Russia also renewed its own counter-sanctions after the EU sanctions extension. Officials initially said it was based on a strict principle of reciprocity and that new food products were unlikely to be added to the list. But some departments are clearly warming to the task.
“We are raising the proposal of banning confectionery imports to the territory of our nation, [and] canned fish,” Agriculture Minister Tkachev said, noting that the idea of including confectionery came from the Federal Service for Veterinary and Phytosanitary Inspection. And just for good measure: “I think these matters can also be discussed in respect of flowers,” Tkachev added.
But if we’re really honest …
But behind the defiance and bravado, even companies and industries not directly hit by the sanctions are also recognising their longer-term effects. In the same interview, PhosAgro’s Guryev said that even thriving concerns like his will have a hard time growing with lending rates still hiked up high. “If you want to invest and really substitute imports you have to take a very expensive credit, which today [is something] the whole country is facing, and this has really stopped development,” he conceded.
Macroeconomic indicators are looking glum: Russia’s foreign trade turnover was 32.7% year-on-year less in January-April at $182.4bn, the statistics office Rosstat said on June 23. Exports of goods declined by 29.3% y/y, while imports fell by 28.7% y/y. The share of fuels and energy sources in exports declined from 73% in January to 65.2% in April.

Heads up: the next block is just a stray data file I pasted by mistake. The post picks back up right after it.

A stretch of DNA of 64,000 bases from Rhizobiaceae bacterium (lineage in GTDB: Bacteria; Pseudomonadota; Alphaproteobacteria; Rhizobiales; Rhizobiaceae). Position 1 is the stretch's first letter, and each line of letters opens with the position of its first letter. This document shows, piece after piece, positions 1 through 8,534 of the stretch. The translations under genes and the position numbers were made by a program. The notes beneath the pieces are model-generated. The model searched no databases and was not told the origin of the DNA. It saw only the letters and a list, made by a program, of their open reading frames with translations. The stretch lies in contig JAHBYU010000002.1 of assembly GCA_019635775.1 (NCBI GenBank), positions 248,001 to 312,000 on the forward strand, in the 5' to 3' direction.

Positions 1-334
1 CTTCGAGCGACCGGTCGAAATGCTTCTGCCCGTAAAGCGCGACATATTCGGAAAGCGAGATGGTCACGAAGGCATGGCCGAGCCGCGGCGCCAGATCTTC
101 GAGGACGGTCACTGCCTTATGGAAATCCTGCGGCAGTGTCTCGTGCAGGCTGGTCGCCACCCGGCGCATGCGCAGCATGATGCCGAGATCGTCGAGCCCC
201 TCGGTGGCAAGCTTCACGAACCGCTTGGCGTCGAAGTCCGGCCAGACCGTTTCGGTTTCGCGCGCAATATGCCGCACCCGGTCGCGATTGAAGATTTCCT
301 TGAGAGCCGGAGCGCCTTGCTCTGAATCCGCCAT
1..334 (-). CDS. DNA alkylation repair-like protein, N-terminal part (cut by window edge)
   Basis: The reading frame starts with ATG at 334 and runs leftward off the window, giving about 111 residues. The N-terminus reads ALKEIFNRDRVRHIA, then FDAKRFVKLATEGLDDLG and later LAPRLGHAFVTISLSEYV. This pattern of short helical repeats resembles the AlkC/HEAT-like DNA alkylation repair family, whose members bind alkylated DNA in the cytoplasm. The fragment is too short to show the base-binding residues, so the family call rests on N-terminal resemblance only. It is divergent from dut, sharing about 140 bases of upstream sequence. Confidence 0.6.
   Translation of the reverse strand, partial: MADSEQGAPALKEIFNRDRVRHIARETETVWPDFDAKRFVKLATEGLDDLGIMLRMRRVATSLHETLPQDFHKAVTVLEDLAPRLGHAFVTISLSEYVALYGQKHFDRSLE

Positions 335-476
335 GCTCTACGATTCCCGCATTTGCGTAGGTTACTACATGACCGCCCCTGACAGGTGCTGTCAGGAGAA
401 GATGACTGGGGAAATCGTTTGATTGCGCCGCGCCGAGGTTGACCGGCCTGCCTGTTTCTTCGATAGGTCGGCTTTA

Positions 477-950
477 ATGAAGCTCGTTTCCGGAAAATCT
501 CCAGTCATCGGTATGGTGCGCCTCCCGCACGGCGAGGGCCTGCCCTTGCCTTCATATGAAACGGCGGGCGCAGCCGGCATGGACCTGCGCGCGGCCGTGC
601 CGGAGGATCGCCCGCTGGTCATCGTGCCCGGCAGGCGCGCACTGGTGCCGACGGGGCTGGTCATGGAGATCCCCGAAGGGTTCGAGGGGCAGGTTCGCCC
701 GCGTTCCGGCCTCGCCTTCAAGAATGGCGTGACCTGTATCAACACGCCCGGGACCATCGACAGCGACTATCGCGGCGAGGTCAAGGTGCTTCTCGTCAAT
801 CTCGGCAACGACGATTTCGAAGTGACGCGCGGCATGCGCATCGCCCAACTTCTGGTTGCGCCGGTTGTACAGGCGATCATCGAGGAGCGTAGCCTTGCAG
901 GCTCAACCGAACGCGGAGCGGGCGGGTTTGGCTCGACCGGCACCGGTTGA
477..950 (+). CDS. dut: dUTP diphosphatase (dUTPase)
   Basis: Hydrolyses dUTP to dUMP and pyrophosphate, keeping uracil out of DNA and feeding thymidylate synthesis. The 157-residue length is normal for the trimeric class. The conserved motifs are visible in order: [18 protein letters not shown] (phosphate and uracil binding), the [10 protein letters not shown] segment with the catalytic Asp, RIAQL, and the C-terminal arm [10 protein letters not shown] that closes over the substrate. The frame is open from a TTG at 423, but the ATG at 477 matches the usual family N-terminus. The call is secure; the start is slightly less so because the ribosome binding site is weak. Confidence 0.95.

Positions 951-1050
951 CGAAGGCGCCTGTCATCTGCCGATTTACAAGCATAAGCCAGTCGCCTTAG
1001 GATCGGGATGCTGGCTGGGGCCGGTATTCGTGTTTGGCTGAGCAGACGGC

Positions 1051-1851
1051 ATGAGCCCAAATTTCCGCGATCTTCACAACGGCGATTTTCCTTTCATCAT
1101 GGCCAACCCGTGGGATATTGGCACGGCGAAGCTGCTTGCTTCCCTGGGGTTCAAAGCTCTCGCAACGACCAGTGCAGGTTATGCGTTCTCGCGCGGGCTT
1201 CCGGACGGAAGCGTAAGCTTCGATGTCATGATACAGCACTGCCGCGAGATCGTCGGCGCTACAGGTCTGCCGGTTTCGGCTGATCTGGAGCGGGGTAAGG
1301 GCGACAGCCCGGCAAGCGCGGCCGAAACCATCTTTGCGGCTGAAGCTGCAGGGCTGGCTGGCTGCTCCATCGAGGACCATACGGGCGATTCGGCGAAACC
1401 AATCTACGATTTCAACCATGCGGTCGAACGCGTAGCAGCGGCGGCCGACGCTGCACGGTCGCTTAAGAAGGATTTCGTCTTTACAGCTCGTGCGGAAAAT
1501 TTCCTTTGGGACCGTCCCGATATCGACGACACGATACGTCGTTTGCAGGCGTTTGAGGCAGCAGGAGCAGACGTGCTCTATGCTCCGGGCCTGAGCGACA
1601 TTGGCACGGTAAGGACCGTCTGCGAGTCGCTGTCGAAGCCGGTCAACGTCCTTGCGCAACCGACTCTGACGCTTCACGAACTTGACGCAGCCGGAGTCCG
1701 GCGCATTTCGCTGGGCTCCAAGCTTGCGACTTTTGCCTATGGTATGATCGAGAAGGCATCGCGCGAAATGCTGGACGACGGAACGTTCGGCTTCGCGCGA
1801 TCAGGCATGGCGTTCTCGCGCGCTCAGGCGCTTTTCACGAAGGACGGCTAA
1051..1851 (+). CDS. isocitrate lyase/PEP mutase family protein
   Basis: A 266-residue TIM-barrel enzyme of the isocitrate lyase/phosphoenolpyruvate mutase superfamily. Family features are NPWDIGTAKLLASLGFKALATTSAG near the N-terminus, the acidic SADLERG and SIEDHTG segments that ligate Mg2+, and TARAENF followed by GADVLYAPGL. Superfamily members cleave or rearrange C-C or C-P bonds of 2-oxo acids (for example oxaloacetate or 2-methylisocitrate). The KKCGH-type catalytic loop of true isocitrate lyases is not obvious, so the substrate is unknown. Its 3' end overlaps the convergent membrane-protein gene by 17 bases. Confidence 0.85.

Russia’s ambitious plans for new Arctic energy exploration in June reported setbacks, with Rosneft having to suspend projects because imported drilling rigs and other systems are no longer available. And the French oil company Total just sold its 25% stake in the Shtokman gas field in Western Siberia because the sanctions did not allow it to continue.
The damage isn’t all due to sanctions, though. Collapsed global oil prices last year, plus a warm winter that deprived Russia of political leverage and revenues from increased oil and gas consumption in the EU all combined to deal Moscow a lousy hand when it needed aces.
Yet in terms of import substitution, it will be easier to overhaul Russia’s dilapidated agriculture sector and score some fast results than replace Western-bought technology in sectors like aerospace and energy. Millions of tons of harvested grain are still rotting due to Soviet-style systemic inefficiency. But with no Gouda or Emmental to contend with, Russian cheese production leapt almost 30% to 180,000 tonnes between January and April.
And the gratitude just keeps coming: “Thank you to those countries which adopted sanctions against us, I mean this absolutely honestly,” said Prime Minister Dmitry Medvedev. “In economic terms, all the sanctions imposed have of course led us to co-operate with the Asiatic countries more actively.”
But unless Russia’s technology can fill the gap fast, eating Russian-made ice cream in the economic chill may be the only thing to do until political and trade relations normalise. That, and hope for a rather harsher coming winter than Europe would care for.